A letter by SBI Chief General Manager Partha Sen to the bank’s chief vigilance officer on May 22 stated that the forensic audit report by EY, submitted on March 1, “had pointed to certain issues of provisioning, billing, and related-party payments, which though not substantial, required clarifications from the company”.
“The matter was subsequently discussed in a lenders’ meeting on April 23, 2019, and it was felt that the responses provided (by Jet Airways) so far were largely adequate in nature and accordingly, the lenders decided to treat the forensic audit report as closed,” Sen said in the communique, which was reviewed by Business Standard.
SBI Chairman Rajnish Kumar declined to comment on the matter. He didn’t respond to a set of questions sent to him over e-mail on Tuesday.
EY had flagged the issue of unverified invoices raised by Jet Privilege, which it said led to “excess billing” of around Rs 1 crore, monthly invoice of Rs 14.1 crore towards promotional activities without supporting documents, and fraudulent JPMiles worth Rs 46.3 crore, among others. Jet’s loyalty programme is managed by Jet Privilege Private Limited (JPPL), a subsidiary which is majority owned by Etihad.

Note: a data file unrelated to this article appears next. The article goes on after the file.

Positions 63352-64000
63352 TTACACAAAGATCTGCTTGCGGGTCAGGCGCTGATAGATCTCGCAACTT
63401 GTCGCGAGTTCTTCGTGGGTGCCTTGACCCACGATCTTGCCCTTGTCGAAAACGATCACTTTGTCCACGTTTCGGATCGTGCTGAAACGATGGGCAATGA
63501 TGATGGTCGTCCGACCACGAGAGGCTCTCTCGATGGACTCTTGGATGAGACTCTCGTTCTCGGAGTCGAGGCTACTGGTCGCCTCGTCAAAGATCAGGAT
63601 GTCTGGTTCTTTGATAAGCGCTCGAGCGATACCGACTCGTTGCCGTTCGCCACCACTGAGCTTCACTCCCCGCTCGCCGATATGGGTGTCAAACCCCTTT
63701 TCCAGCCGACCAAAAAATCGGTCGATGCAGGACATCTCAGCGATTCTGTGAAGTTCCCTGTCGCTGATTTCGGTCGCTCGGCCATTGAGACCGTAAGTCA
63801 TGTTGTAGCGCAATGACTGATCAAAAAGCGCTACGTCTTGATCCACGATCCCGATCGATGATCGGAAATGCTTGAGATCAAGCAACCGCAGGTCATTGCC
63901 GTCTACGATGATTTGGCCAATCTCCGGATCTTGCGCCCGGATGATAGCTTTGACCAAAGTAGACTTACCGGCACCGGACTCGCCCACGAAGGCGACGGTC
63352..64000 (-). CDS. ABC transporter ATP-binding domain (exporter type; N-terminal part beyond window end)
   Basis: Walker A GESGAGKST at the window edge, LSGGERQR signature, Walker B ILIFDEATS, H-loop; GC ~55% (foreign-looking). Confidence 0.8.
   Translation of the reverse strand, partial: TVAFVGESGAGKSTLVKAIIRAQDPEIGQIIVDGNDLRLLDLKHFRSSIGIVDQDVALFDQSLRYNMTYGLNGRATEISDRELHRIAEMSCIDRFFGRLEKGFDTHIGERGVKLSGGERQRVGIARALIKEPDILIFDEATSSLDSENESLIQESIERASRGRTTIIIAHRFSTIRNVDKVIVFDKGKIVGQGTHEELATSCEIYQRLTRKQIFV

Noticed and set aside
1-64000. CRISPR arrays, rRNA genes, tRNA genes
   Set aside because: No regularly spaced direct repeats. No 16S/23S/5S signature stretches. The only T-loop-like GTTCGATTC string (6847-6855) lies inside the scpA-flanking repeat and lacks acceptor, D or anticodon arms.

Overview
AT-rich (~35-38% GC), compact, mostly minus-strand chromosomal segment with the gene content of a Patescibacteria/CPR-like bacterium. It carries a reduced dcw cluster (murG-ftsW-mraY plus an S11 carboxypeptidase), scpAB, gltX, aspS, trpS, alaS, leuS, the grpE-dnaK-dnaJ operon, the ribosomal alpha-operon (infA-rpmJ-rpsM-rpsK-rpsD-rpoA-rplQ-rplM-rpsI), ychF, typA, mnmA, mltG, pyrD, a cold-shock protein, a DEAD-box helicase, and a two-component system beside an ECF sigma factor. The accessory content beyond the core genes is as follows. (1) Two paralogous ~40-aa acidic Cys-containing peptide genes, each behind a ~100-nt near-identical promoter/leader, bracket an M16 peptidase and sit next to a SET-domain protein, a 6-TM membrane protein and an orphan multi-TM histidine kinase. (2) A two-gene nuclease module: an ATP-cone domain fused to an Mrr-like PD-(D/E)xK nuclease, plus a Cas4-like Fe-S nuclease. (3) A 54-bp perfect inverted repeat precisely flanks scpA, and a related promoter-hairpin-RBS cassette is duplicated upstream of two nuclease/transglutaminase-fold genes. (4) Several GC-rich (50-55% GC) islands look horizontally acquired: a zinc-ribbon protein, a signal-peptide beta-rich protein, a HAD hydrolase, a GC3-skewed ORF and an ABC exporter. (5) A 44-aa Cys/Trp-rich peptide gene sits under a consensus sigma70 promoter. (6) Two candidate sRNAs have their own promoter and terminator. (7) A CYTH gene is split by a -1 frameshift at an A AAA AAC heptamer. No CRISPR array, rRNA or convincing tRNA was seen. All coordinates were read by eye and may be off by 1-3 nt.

However, Jet Airways
pointed out that all these observations were drawn from the internal audit report of the airline that was provided to the forensic auditor. Significantly, the airline accepted the observations made by the forensic auditor on non-disclosure of related-party transactions.
Closure that wasn't
SBI conducted forensic audit of Jet Airways
to ascertain diversion of funds
| Auditor EY submitted its report on March 1, pointing out issues of provisioning and billing
| SBI said the issues were "not substantial" but sought clarifications from Jet
| On April 23, lenders discussed the airline's view and decided to treat it "closed" after "responses provided were largely adequate in nature"